Yesterday, historian Rick Perlstein wrote an important piece about the Nixon pardon, which he shows was the true beginning of the political culture that holds that business elites and government actors cannot be held accountable for corruption and malfeasance because it will “destabilize” the system. From pardons of presidents to too-big-to-fail banks to torturers getting the benefit of “not looking in the rearview mirror,” it’s hard to come up with an example of elite, institutional players having to face the music.
But one of the more confounding aspects of this unaccountable culture of ours is the one that says the legal system has no responsibility to right its own wrongs or even admit to a lack of perfection even when it’s obvious they have made a grievous error (or broke the law). Yesterday I wrote about Justice Antonin Scalia’s rather shocking opinion that the Constitution provides no avenue for an innocent person wrongfully condemned to be released if all the proper i’s were dotted and the t’s crossed. That strikes me as a perverted definition of justice. But it goes even deeper than that.
The New York Times profiled the hard-charging prosecutor known as the United States’ “Deadliest DA” who tried the case of the two men who were exonerated in North Carolina last week after having been imprisoned for over 30 years for a murder they did not commit. He’s quite a guy, winning more than 40 death penalty cases over 20 years, an achievement that got him into the Guinness World Records book.
He’s 79 now and still punching. When told that his successor (a distant cousin) calls him a bully, his response was this: “Well, let’s say, if I was a bully, he is a pussy. How about that?” I think Johnson Britt has been hanging around too much with the wine and cheese crowd. So much for the dispassionate dispensation of the rule of law.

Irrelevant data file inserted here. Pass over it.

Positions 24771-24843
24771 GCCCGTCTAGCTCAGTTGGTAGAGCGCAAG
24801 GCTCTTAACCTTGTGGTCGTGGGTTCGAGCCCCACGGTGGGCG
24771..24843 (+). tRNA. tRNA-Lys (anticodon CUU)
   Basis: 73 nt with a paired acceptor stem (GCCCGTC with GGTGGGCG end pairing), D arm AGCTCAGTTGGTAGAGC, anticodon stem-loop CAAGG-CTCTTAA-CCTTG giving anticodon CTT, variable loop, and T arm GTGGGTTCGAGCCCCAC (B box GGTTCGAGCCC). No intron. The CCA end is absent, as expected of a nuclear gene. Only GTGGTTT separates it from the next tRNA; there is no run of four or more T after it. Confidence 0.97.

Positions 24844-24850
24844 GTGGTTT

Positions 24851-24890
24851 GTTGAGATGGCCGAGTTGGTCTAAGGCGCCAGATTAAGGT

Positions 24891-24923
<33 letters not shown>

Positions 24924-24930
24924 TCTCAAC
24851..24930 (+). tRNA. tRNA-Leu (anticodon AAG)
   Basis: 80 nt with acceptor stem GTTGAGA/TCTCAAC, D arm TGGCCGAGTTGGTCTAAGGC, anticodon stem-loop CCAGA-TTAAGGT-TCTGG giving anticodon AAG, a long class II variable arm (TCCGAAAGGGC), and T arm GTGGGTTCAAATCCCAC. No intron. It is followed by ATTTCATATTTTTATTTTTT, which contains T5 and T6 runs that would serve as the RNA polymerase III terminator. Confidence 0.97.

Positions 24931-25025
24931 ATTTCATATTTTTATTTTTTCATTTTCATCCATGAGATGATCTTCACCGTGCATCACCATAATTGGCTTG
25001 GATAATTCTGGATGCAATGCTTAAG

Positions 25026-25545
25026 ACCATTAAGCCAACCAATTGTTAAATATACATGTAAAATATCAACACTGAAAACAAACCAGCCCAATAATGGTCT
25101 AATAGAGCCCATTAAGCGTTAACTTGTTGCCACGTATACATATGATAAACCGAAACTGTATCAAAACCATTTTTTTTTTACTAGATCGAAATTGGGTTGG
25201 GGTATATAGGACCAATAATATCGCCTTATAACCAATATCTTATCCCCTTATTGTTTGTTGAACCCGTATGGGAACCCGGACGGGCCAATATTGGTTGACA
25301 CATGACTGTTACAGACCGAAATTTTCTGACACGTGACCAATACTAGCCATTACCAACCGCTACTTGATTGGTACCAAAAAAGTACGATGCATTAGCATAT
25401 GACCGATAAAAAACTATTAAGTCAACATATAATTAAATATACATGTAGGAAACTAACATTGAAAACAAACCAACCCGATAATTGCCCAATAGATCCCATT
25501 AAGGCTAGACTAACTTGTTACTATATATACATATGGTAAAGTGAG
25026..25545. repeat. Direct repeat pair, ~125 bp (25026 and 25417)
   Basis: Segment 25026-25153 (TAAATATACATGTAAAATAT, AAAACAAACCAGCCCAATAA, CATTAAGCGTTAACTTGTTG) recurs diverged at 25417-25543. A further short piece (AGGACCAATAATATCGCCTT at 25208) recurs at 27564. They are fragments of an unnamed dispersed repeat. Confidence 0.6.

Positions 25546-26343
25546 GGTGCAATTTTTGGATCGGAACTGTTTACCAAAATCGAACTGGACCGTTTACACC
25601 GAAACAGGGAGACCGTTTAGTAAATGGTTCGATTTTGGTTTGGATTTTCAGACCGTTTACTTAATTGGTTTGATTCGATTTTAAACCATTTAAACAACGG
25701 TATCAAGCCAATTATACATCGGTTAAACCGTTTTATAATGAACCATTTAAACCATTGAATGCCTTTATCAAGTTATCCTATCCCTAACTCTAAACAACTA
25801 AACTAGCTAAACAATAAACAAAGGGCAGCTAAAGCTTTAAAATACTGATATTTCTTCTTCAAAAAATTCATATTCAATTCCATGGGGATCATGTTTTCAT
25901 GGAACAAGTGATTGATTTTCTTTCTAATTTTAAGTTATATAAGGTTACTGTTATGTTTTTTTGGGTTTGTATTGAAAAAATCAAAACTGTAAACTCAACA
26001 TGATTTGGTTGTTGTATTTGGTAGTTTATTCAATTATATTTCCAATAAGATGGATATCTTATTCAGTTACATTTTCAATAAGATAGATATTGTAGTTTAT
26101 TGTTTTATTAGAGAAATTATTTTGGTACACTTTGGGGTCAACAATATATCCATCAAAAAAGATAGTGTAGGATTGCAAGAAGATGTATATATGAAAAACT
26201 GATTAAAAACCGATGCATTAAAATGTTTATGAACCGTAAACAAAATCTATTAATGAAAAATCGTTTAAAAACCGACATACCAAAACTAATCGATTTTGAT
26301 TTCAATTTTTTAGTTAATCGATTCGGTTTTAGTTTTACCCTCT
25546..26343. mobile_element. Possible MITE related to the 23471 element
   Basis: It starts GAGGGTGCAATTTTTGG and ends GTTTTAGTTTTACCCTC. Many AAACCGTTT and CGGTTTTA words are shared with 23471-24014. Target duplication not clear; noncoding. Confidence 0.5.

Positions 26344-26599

And despite the clear and overwhelming evidence that the two men who were released on DNA evidence along with a never processed fingerprint that implicated a known rapist in the crime, this fine representative of the people had this to say, “I thought the D.A. just threw up his hands and capitulated, and the judge didn’t have any choice but to do what he did. No question about it, absolutely they are guilty.” No, absolutely, they are not.
This attitude is pervasive among many prosecutors who all over the country pull out every stop available to them to keep DNA evidence from being tested and are unwilling to release wrongly convicted prisoners despite proof of their innocence. They refuse to admit they were wrong.
This piece by Sue Russell from a few years back examined why that is:
“The problem we face,” says social psychologist Carol Tavris, “is not from bad people covering up their mistakes and not wanting to face the truth. It’s from good people who deny the evidence in order to preserve their belief that they’re good people.”